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Find media contact for take back your meds. Read the latest news stories about medicine take-back in our community.
 

 

Change would reduce the number of refills patients could get before going back to see their doctor. Patients would also be required to take a prescription to a pharmacy, rather than have a doctor call it in. Read more...
Residents of Washington, Idaho, Oregon, and Alaska turned in 33,589 pounds (16.7 tons) of prescription medications. This number surpassed the last Take Back on September 29, 2012 by two tons. Read more...
The Clark County Sheriff’s Office, in partnership with the Clark County Environmental Services, PREVENT! Coalition, Drug Enforcement Administration (DEA), Battle Ground Police Department and Prevent Together: Battle Ground Prevention Alliance are cheering another successful Prescription (Rx) Drug Take Back on April 27, 2013. Read more...
Today, the majority of unintentional poisoning deaths are caused by overdoses involving prescription drugs, including painkillers. Read more...
Have you taken a look at your medicine cabinet lately? I mean really taken a look in there to see if you have unused or outdated prescription drugs just sitting there waiting for someone to get their hands on them? Read more...
"Prescription drugs are the drugs of choice for kids in school..." said Cmdr. Pat Slack of Snohomish Regional Drug Task Force. Rebecca Runyon is now painfully aware of that fact. Read more...
The health district's board of directors and the Kitsap County Sheriff's Office are supporting Senate Bill 5234 to establish a safe drug collection and disposal program funded by the drug manufacturers themselves. Read more...
It's time that every company wraps into its cost of business recycling or safely disposing of the product they produce and profit from - future generations depend upon it. Read more...
It’s easy to see why this proposal is supported by the Washington Association of Sheriffs & Police Chiefs, the Association of Northwest Pharmacies, the Washington Association for Substance Abuse & Violence Prevention, the Washington State Association of Counties and many other groups. They all understand that the best place for unwanted pharmaceuticals is not home medicine cabinets, waiting for crooks or addicts. Read more...
Snohomish County could serve as the model for a proposed drug take-back program designed to save lives statewide, which is why Snohomish County Sheriff John Lovick is among those urging citizens to contact their state Legislators to voice their support for it. Read more...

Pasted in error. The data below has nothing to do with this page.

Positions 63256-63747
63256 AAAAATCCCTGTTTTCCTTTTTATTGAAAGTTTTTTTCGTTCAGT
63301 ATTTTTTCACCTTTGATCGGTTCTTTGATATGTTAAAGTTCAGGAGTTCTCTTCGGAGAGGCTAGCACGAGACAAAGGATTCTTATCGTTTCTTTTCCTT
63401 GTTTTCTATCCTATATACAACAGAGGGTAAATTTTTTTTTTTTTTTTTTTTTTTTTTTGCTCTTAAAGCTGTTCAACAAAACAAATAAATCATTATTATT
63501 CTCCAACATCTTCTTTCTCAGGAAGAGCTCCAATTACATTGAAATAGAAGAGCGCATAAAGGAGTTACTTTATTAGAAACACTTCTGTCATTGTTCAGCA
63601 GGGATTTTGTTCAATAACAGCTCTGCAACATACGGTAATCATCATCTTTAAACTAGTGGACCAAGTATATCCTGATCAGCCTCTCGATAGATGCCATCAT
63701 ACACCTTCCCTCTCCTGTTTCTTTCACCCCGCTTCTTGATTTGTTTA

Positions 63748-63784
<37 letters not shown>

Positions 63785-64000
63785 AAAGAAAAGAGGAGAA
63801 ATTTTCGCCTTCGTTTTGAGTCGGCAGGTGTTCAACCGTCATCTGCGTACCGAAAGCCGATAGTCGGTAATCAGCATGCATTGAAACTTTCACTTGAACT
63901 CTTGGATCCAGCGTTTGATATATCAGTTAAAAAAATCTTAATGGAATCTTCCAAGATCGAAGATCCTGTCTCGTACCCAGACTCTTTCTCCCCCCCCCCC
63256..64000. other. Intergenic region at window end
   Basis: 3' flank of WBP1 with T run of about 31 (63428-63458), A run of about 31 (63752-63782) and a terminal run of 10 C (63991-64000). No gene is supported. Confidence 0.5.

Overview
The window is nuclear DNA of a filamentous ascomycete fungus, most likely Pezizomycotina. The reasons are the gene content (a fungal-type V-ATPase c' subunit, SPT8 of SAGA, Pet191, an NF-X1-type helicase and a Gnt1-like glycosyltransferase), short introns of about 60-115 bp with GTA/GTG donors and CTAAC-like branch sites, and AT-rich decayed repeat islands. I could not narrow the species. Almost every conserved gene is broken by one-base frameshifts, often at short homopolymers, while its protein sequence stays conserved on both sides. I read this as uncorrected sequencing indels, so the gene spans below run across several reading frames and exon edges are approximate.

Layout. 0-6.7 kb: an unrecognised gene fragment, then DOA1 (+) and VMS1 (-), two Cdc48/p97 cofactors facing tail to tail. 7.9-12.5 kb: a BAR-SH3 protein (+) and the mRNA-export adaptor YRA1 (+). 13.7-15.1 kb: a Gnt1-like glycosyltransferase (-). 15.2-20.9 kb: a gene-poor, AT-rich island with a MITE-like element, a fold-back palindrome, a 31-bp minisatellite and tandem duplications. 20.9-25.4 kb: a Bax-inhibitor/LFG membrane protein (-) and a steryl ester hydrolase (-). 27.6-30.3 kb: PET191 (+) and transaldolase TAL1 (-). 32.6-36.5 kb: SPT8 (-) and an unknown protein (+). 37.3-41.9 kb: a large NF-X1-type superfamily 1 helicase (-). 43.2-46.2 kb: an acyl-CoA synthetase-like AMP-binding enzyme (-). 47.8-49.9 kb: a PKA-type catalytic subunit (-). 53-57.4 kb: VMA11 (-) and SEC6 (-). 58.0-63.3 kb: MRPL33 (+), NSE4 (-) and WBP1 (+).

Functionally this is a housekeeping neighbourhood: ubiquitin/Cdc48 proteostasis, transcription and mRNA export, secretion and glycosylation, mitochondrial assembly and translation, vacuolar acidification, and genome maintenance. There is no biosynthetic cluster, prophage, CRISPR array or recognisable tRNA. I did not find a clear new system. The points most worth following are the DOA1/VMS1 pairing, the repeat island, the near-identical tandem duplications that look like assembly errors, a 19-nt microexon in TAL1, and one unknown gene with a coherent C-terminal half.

Leftover medications are fueling an epidemic of prescription-drug abuse that is killing more Washingtonians than traffic accidents, say drug-addiction experts. Yet pharmaceutical companies have consistently torpedoed efforts here to fund a statewide disposal program for unused drugs. Read more...
Responding to concerns about excessive prescribing of drugs, Washington state has new rules in effect. But will it make a difference in a trend that is claiming more lives nationally, including among the young? Read more...
With a law that took effect this month, Washington state is making a bold attempt to reduce overdose deaths. Read more...
Because trace levels of pharmaceuticals have been detected in drinking water and linked to abnormalities in aquatic organisms, drug-disposal legislation has attracted broad support from public health officials, law enforcement agencies, and environmental groups.Yet the U.S. pharmaceutical industry, whose twelve largest companies made a profit of $US 44 billion in 2010, have countered with a coast-to-coast campaign to prevent lawmakers from making the industry pay for drug-disposal programs.... Read more...
DEA National Pharmaceutical Take-Back Day was Saturday, with people taking advantage of the free, no-questions-asked national drug-disposal effort. Read more...
"The secure collection and disposal of unwanted medications is a key part of our drug abus prevention strategy", said Sheriff John Lovick from Snohomish County, Washington. "We collected nearly three thousand pounds of medicines in 2010, and need a partnership with the drug industry to keep these collections going." Read more...
Pharmaceutical poisoning remains a common childhood injury, despite years of concerted prevention efforts, such as improved safe guards on packaging. Over half a million children are exposed to pharmaceuticals each year. A new study soon to be published in The Journal of Pediatrics attempts to understand this growing problem to aid in the progress of reducing the number of childhood injuries due to pharmaceutical poisoning. Read more...
The Olympian, April 29, 2011. Local law enforcement agencies want you to drop off unused prescription drugs at one of several sites Saturday, instead of flushing them down the toilet or letting them linger in the medicine cabinet. Read more...
Reuters, April 19, 2011. President Barack Obama's administration unveiled on Tuesday a plan to fight what it calls a prescription drug abuse epidemic. Read more...
Thurston Talk, March 29, 2011. Washington residents let millions of containers of medications gather dust in their homes each year, where the pills often end up in the wrong hands. Read more...
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